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United States v. Bassette

United States District Court, D. Nebraska

May 18, 2015



JOSEPH F. BATAILLON, Senior District Judge.

This matter is before the court on the defendant's objection, Filing No. 28, to the findings and recommendation of the magistrate judge ("F&R"), Filing No. 24. After an evidentiary hearing on March 18, 2015, the magistrate judge recommended that the defendant's motion to suppress certain post-arrest statements to law enforcement officers, Filing No. 16, be granted in part and denied in part. See Filing No. 24, F&R; Filing No. 27, Transcript at 55-62.

I. Facts

The facts are stated in the magistrate judge's F&R and need not be fully repeated here. Filing No. 24, F&R; Filing No. 27, Transcript ("Tr.") at 55-62. The defendant has been charged with assault with a dangerous weapon, in violation of 18 U.S.C. § 113(a)(3) and 1153, and assault causing serious bodily injuries, in violation of 18 U.S.C. § 113(a)(6) and 1153. See Filing No. 1, Indictment. In his motion to suppress, he presented a Miranda challenge to the admissibility of his alleged statements to Bureau of Indian Affairs (BIA) Officer Gordon Rabe and his alleged statements to BIA Criminal Investigator Misty Lakota. Filing No. 16, Motion.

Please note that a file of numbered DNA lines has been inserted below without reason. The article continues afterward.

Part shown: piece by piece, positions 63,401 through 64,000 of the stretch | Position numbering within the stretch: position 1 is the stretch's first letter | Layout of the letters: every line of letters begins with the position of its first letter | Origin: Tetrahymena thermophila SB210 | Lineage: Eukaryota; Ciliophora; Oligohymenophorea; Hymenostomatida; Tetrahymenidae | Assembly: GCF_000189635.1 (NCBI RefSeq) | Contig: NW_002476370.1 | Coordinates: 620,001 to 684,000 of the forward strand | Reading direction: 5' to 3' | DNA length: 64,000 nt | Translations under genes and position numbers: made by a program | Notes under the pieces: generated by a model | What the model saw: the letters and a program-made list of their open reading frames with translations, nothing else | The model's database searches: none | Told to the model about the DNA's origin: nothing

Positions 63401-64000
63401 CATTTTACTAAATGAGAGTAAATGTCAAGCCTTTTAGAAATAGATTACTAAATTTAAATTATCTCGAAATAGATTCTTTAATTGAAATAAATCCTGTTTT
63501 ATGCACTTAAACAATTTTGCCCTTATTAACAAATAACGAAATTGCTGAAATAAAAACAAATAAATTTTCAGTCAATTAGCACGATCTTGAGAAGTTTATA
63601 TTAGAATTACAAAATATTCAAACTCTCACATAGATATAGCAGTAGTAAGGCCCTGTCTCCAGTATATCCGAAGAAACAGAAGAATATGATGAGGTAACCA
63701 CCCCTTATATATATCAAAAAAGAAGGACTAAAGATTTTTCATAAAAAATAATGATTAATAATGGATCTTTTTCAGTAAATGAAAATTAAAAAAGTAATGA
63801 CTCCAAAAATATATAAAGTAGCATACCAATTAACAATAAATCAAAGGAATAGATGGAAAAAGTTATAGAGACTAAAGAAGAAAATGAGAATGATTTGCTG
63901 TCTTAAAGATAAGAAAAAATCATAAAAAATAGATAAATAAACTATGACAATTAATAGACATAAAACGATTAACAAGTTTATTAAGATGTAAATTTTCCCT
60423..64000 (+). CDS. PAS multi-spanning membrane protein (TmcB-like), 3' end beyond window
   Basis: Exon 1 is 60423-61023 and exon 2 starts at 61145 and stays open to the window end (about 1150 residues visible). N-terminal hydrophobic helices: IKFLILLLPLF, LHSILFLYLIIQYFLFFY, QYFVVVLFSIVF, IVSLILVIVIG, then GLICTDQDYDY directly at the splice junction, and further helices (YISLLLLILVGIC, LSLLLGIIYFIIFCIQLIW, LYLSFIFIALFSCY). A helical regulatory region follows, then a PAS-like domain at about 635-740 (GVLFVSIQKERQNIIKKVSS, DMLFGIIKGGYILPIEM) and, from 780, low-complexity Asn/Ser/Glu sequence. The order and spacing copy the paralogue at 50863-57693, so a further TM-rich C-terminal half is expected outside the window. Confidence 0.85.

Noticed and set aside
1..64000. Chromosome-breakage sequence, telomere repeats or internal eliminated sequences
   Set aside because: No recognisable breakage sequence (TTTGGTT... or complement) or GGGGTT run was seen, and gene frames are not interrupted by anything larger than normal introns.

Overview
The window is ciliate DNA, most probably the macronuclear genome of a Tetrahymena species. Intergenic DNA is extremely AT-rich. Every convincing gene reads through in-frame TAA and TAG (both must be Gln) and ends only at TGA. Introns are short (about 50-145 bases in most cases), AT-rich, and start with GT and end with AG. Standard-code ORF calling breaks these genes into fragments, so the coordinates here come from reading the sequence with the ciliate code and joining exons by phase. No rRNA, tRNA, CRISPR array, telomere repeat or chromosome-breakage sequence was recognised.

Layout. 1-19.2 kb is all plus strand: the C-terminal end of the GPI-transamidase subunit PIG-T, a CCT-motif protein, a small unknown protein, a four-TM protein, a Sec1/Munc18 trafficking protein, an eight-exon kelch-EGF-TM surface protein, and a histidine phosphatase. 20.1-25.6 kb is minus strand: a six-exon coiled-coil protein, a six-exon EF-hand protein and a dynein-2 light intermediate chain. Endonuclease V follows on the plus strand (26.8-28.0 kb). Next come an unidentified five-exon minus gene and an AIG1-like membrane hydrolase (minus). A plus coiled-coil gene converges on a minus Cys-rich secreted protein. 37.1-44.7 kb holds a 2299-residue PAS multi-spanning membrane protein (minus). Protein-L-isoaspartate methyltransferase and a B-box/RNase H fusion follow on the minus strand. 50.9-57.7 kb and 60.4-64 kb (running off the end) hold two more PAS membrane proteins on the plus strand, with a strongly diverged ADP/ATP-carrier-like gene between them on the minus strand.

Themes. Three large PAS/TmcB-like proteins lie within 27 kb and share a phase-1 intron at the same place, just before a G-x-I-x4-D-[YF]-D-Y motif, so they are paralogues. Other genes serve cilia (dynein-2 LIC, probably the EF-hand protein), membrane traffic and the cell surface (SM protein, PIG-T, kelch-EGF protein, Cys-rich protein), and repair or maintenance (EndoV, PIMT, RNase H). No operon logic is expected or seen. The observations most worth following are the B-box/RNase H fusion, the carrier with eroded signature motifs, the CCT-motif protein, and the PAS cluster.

The evidence adduced at the hearing shows that in the early morning hours of August 3, 2014, law enforcement received report of a stabbing. Filing No. 27, Tr. at 6. The victim reported that the defendant was his assailant. Id. Around 7:40 a.m. on that same day, BIA Police Officer Gordon Rabe located the defendant at a residence, approached him with his taser drawn and arrested the defendant for his involvement in the stabbing. Id. at 8. Officer Rabe testified that he escorted the defendant to the police vehicle and read him his Miranda rights. Id. at 9. The defendant asked why he was being arrested and Officer Rabe told him that someone had been stabbed and had mentioned the defendant's name. Id. at 9. The defendant stated, "Well, that's kind of gay" and told Officer Rabe that "he was at his mom's" Id. at 10, 18. Officer Rabe noted the smell of alcohol, but did not believe the defendant to be drunk. Id. at 11. Officer Rabe then transported the defendant nine miles to the jail and the defendant made no other statements. Id. at 11.